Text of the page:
Target 8: Beware of clause that cuts insurance benefits

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GRAND RAPIDS, Mich. (WOOD) — Protecting your family on the road is about more than seat belts and safe driving.

It’s also critical that you understand your auto insurance policy, especially if you carry liability coverage beyond Michigan’s required minimum. That’s because Target 8 has learned that a little known clause known as a “step down” clause could prevent your family from collecting the full payout on your policy.

“When it comes to auto insurance, step downs are the top of the list of the most dangerous things that people do not know about,” said Tom Sinas, a personal injury trial attorney with the Sinas Dramis Law Firm in Grand Rapids.

Sinas Dramis is trying to raise awareness about the use of step down provisions, which come into play only if a family member is critically injured in a crash caused by another family member.

“Who would buy an insurance policy that treats their loved ones worse than you’d treat a perfect stranger?” Sinas questioned. “Would you ever do that if you knew that’s what you were doing?”

Some states have made it illegal for insurers to insert step down clauses into policies. In the Midwest, for instance, Illinois and Wisconsin both prohibit the clauses, while Michigan, Indiana and Ohio allow them.

Cindy Ruzak wishes she had known that her policy with USAA included a step down provision.

“At the time I had no clue,” Ruzak told Target 8. “I don’t think any of us really reads through every minor thing in our insurance police.”

But that “minor thing” drastically reduced the payout Ruzak received after she was seriously injured in an accident caused by her husband.

Cindy and Jay Ruzak run a vineyard and bed and breakfast in Traverse City. But their dream life nearly ended when he briefly nodded off while behind the wheel in 2004.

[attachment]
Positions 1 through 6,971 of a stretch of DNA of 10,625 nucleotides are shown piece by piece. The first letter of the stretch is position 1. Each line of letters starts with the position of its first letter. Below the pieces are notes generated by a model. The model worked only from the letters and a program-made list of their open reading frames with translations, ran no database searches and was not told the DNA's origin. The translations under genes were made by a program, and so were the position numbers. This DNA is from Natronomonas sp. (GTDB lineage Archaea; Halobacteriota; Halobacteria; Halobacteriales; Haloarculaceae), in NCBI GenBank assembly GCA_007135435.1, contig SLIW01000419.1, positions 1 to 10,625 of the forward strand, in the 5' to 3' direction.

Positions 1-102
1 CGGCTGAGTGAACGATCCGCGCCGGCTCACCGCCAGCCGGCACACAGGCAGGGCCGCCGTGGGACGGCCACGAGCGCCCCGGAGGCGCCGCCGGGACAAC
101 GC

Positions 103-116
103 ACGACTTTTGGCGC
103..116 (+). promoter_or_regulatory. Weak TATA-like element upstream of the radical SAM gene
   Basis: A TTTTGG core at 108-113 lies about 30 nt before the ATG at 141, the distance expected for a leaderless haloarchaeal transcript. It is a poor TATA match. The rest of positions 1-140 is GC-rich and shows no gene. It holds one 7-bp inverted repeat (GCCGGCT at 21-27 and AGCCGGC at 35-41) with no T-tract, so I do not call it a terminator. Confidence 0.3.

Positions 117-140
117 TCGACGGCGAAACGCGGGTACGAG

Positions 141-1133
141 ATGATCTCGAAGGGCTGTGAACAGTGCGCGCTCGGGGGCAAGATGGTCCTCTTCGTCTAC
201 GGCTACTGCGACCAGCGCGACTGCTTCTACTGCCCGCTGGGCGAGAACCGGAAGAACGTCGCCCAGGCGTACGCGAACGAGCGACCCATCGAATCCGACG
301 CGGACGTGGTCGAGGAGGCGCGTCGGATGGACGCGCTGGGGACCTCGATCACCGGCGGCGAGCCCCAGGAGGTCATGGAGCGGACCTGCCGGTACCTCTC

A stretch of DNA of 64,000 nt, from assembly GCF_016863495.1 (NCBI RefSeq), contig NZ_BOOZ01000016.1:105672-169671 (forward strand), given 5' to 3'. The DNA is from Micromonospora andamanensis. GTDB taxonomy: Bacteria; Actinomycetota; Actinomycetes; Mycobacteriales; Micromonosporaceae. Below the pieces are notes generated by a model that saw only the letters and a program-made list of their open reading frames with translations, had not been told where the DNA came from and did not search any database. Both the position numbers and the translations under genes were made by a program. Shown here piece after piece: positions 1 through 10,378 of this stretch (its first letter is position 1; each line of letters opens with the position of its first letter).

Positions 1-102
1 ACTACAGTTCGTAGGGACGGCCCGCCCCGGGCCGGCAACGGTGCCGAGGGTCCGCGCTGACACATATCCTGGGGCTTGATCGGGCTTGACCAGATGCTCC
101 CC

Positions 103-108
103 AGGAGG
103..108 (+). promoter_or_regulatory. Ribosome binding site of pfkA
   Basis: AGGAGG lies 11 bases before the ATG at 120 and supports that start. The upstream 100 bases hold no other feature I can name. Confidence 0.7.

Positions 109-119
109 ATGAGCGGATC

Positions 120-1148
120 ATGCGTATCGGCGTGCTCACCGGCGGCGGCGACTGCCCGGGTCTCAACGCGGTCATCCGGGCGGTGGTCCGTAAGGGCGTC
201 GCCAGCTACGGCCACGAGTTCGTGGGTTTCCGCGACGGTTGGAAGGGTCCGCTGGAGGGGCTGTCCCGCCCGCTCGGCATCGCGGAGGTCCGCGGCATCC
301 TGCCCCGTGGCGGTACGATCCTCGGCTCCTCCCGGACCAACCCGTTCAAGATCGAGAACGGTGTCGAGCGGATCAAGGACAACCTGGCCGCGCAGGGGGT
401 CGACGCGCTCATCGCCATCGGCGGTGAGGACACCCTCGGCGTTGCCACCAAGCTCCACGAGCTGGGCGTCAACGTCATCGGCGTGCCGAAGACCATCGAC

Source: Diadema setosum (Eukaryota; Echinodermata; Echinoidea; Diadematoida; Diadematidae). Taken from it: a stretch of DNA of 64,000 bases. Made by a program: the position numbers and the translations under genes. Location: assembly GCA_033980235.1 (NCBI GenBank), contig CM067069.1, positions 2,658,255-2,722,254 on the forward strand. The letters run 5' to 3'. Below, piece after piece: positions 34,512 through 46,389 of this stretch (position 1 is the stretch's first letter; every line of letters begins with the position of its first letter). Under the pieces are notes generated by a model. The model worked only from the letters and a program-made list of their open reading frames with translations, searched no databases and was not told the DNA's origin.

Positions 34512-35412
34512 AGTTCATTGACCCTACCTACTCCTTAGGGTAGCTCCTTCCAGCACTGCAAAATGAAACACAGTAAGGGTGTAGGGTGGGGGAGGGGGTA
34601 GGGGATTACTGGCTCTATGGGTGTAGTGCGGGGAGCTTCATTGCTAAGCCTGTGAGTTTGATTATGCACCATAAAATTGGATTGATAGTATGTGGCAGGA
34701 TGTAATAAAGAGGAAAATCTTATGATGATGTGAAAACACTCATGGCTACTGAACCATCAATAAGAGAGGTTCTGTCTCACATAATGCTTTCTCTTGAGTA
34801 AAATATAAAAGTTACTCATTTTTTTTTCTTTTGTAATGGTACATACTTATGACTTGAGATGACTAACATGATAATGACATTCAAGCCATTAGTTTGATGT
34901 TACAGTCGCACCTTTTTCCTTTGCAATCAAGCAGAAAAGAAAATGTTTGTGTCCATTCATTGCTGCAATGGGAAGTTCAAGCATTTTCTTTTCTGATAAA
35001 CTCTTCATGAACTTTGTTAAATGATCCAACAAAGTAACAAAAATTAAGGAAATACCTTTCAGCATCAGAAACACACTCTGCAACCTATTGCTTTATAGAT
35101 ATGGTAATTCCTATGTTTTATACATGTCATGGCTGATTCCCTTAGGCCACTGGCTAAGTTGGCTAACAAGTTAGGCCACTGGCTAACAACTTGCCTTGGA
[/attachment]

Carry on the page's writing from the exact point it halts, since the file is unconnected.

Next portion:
“I heard him say some expletive as he instantly realized we were starting to go off the road,” Cindy Ruzak recalled. “I looked up and saw a telephone pole coming at me and I instinctively closed my eyes.”

They missed the pole, but slammed into a four-foot wide oak tree. The passenger side took the brunt of the crash, fracturing Cindy Ruzak’s neck, smashing her femur and breaking her jaw in two places, among other injuries. She spent six weeks in the hospital and three more in a wheelchair. She recovered, but never fully.

“You could argue even now … I could use more help. I can’t afford more help,” she said.

That’s even though she and her husband had $300,000 worth of liability coverage through USAA. They never collected that money because she was injured in a crash caused by her husband. The step down provision in their policy automatically cut her claim from $300,000 down to $20,000, the minimum allowed in Michigan.

The Ruzaks fought USAA in court for seven and a half years, but ultimately lost at the State Supreme Court.

While step down provisions can have a substantial effect on liability claims, they do not impact medical benefits in any way.

Whether your policy includes a step down or not, if you’re critically injured in a car accident in Michigan, you are guaranteed unlimited, lifetime medical coverage under no fault, as well as three years of lost wages.

But if you want lost wages beyond three years or a payout for “pain and suffering” and you’re hurt in a crash caused by a relative, a step down clause would automatically reduce your benefit to $20,000 per person or $40,000 per crash.

“Insurance companies have to look for opportunities to have cost controls in the policy,” explained Lori Conarton of the Insurance Institute of Michigan, which represents the industry.

Conarton pointed out that Michigan consumers already pay some of the highest premiums in the nation.